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The Signature of All Things: A Novel Paperback – June 24, 2014
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"A rip-roaring tale... unlike anything Gilbert has ever written... Its prose has the elegant sheen of a nineteenth-century epic, but its concerns... are essentially modern." —The New York Times Magazine
"With this novel about a young, nineteenth-century Philadelphia woman who becomes a world-renowned botanist, Gilbert shows herself to be a writer at the height of her powers." —O, The Oprah Magazine, "Our Favorite Reads of the Year"
"The most ambitious and purely imaginative work in Gilbert's twenty-year career." —The Wall Street Journal
"Like Victor Hugo or Emile Zola, Gilbert captures something important about the wider world in The Signature of All Things: a pivotal moment in history when progress defined us in concrete ways." —The Washington Post
"A masterly tale of overflowing sensual and scientific enthusiasms in the nineteenth century." —Time, "Top Ten Fiction Books of the Year"
"Raucously ingenious... a novel of brave and lovely ideas... I found unshackled joy on every page." —The Chicago Tribune
"Alma's extraordinary life unspools like a Jane Austen novel... Here Gilbert claims her rightful spot as one of the twenty-first century's best American writers." —Outside
"Gilbert writes so wonderfully it's impossible not to swoon... Alma's drive for personal epiphany feels absolutely contemporary." —The Boston Globe
"A beautifully written, grandly expansive historical novel... Gilbert's writing is so smart and richly drawn that it does what all the best books do: it sweeps you up." —Entertainment Weekly
"Dazzling... a big-hearted, sweeping, unforgettable novel... If you don't think science or historical fiction can be bright, funny, and engaging, this novel will quickly prove you wrong." —The Miami Herald
About the Author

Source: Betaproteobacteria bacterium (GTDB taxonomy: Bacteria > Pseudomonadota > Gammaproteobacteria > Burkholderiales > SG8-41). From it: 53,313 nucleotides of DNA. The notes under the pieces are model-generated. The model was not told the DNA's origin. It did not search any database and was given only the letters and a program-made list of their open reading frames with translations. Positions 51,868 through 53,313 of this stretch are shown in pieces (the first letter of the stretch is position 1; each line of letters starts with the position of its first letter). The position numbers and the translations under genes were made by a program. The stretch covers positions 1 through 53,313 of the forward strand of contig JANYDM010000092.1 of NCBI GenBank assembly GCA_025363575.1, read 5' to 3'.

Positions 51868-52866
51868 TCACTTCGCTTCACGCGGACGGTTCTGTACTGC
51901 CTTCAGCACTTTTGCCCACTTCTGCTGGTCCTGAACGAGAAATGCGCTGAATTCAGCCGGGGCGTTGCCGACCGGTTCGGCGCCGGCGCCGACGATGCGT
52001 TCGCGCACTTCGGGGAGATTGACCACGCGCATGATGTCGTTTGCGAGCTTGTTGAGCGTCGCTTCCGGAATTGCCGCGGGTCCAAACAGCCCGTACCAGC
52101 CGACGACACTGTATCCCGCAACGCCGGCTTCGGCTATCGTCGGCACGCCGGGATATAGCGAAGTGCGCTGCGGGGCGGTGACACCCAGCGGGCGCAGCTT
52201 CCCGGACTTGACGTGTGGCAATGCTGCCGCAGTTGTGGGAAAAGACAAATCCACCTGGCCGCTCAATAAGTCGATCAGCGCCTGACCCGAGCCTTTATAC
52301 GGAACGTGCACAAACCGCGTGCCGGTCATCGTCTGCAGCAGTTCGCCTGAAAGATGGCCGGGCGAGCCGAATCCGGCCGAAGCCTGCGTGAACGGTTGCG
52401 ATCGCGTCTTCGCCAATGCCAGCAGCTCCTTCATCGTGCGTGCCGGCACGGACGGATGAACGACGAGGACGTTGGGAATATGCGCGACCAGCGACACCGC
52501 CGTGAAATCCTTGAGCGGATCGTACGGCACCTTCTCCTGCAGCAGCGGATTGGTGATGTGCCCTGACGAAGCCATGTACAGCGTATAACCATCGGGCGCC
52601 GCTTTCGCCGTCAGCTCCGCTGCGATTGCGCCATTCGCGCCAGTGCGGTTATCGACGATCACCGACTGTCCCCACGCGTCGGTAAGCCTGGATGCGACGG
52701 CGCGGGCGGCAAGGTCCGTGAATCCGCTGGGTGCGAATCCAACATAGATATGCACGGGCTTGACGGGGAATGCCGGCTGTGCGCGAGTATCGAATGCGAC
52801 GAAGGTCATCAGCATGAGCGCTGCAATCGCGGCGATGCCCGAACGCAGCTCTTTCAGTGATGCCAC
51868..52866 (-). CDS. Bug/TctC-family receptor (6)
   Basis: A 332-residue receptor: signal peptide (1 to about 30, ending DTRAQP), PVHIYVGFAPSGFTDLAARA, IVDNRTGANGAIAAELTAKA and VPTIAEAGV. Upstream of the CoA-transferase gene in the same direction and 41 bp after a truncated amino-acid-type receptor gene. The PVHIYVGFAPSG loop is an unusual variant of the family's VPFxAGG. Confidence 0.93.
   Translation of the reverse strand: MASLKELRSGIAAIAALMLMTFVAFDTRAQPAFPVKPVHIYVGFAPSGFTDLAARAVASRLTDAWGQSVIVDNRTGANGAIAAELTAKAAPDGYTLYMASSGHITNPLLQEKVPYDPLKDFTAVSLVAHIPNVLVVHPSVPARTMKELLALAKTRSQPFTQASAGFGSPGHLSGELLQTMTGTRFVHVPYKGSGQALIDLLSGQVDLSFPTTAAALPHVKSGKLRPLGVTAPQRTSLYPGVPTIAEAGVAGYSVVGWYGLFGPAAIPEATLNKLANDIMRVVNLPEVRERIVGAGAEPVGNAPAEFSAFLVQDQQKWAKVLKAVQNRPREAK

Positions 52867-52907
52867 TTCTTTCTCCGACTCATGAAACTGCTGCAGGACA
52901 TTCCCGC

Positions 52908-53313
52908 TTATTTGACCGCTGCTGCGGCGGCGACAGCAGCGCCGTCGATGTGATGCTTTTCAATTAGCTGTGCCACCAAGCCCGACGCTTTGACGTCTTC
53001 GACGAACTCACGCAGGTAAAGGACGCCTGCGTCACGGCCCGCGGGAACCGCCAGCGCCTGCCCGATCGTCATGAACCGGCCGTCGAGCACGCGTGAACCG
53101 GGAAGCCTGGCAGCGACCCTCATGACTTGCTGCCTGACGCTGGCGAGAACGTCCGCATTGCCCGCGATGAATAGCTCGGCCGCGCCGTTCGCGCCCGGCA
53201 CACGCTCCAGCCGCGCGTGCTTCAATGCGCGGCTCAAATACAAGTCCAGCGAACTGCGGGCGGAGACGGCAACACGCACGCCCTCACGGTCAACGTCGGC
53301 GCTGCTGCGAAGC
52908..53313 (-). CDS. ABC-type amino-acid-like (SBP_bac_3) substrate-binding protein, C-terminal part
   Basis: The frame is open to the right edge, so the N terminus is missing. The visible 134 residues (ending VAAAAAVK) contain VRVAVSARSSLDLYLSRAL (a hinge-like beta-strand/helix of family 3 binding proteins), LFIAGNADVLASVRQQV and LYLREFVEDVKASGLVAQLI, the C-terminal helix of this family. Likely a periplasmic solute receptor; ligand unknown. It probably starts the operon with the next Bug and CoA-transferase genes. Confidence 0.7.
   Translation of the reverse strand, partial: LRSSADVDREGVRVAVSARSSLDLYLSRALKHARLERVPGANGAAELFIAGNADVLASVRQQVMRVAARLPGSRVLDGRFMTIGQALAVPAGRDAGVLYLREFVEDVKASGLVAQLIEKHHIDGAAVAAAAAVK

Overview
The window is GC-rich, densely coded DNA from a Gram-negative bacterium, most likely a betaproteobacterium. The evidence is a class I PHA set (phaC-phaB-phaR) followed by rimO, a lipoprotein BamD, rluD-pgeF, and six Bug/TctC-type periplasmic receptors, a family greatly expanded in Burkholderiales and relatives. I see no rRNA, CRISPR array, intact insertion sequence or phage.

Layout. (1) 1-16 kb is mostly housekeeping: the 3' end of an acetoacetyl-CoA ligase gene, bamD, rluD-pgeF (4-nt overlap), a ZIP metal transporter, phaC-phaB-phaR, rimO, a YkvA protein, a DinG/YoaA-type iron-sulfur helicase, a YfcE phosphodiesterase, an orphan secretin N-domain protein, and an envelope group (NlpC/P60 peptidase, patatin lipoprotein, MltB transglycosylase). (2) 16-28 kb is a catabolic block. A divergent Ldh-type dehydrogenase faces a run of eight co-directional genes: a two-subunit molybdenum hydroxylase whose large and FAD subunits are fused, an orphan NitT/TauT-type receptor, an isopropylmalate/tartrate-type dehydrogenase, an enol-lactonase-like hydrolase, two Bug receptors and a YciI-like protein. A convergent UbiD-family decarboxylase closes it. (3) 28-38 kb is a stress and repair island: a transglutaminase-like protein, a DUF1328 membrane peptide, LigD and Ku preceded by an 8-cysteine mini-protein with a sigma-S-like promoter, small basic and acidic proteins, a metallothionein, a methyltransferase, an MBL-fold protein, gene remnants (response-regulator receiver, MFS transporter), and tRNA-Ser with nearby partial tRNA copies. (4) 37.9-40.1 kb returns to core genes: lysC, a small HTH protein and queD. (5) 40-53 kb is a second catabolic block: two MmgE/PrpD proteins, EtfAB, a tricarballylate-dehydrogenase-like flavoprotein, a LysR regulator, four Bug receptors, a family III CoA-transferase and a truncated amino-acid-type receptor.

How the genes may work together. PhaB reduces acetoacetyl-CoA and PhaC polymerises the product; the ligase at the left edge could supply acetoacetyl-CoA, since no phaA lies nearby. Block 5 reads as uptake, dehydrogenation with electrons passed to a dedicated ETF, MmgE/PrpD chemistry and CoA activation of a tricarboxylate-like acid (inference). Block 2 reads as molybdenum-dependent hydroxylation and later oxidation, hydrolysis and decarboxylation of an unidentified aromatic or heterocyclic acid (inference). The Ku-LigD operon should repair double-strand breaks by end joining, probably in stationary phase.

Elizabeth Gilbert is the #1 New York Times bestselling author of Eat Pray Love, Big Magic, and several other internationally bestselling books of fiction and nonfiction. She began her career writing for Harper's Bazaar, Spin, The New York Times Magazine and GQ, and was a three-time finalist for the National Magazine Award. Her story collection Pilgrims was a finalist for the PEN/Hemingway award;The Last American Man was a finalist for both the National Book Award and the National Book Critics Circle Award. The follow-up memoir Committed became an instant #1 New York Times bestseller. Her latest novel, The Signature of All Things, was named a Best Book of 2013 by The New York Times, O Magazine, The Washington Post, The Chicago Tribune, and The New Yorker. Gilbert’s short fiction has appeared in Esquire, Story, One Story, and the Paris Review.
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This is why I was surprised down to my socks when I gobbled the first 300 pages of this book down like a giant bucket of popcorn at the movies. I couldn't believe this book had been penned by the same author as Eat, Love, Pray. The writing was robust, the characters were compelling, the storyline riveting and most of all, there was a historical and educational richness that made you feel like you were getting smarter and smarter with every page you turned. In this way, Gilbert's novel reminded me of the historical fiction by authors James Michener and Leon Uris. I had even started imagining my critique to my reading group that would include such accolades as "one of my favorite books of all time."
Not so fast. Around page 300 I hit the skids with this book and hit them big. The reading went from sailing through chapter after chapter with the wind at my back on a sea of glass, to slogging my way through each page as if I were hip deep in a muddy bog with three bags of groceries in my arms. My sense is that Gilbert ran out of steam. In some ways, the story deflated slowly, as with the fortunes and foibles of some of the main characters, but mostly, there was a sudden shift in tone, storyline, and even the style of writing. I swear it seemed like a different person took over the writing of the last 200 pages. The longer that this workman-like writing and irksome plot continued, the angrier I got that the author had taken me to the celestial heights of reading pleasure, only to drop me to the dark depths of reading despair. Okay, that was a little dramatic, but you get my point. I wish Ms. Gilbert's editors had applied as firm a hand to the end of the book, as they did at the beginning.
Now, once and for all, I am done with Elizabeth Gilbert (unless, of course, she shows up on my doorstep and politely asks me to read her next book and then I certainly will.) :-)
Final note: almost everyone else in my reading group felt the same way I did. There were a couple of people who didn't like the book from the start, but for those who did, their feelings had changed drastically by the end.